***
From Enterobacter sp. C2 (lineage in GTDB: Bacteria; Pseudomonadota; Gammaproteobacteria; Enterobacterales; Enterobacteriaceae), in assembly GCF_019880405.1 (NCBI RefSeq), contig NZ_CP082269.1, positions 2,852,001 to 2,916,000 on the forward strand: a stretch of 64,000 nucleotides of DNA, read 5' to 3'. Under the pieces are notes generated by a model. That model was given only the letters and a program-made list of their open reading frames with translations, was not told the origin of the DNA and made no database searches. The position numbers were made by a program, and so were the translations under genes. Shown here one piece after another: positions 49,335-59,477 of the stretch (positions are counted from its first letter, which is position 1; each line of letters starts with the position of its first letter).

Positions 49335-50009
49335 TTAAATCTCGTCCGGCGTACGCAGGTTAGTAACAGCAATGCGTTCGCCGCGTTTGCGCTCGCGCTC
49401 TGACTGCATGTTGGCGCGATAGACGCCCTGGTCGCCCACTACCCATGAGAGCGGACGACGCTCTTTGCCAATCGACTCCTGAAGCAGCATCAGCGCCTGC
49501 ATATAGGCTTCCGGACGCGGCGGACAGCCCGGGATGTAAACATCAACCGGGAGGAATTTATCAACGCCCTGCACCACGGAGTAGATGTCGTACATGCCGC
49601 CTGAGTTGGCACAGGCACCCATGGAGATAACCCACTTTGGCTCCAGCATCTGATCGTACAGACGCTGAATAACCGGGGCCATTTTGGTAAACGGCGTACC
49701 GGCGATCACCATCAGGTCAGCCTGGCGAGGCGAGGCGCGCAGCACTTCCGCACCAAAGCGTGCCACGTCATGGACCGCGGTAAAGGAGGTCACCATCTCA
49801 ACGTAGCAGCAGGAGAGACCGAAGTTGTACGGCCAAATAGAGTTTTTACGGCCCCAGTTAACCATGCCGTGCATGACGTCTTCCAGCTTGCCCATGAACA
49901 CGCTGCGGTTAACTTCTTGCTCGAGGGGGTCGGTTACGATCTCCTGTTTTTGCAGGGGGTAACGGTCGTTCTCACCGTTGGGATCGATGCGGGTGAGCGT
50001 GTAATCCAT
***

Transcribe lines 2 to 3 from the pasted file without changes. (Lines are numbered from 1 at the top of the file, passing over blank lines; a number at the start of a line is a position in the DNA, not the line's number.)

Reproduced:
Positions 49335-50009
49335 TTAAATCTCGTCCGGCGTACGCAGGTTAGTAACAGCAATGCGTTCGCCGCGTTTGCGCTCGCGCTC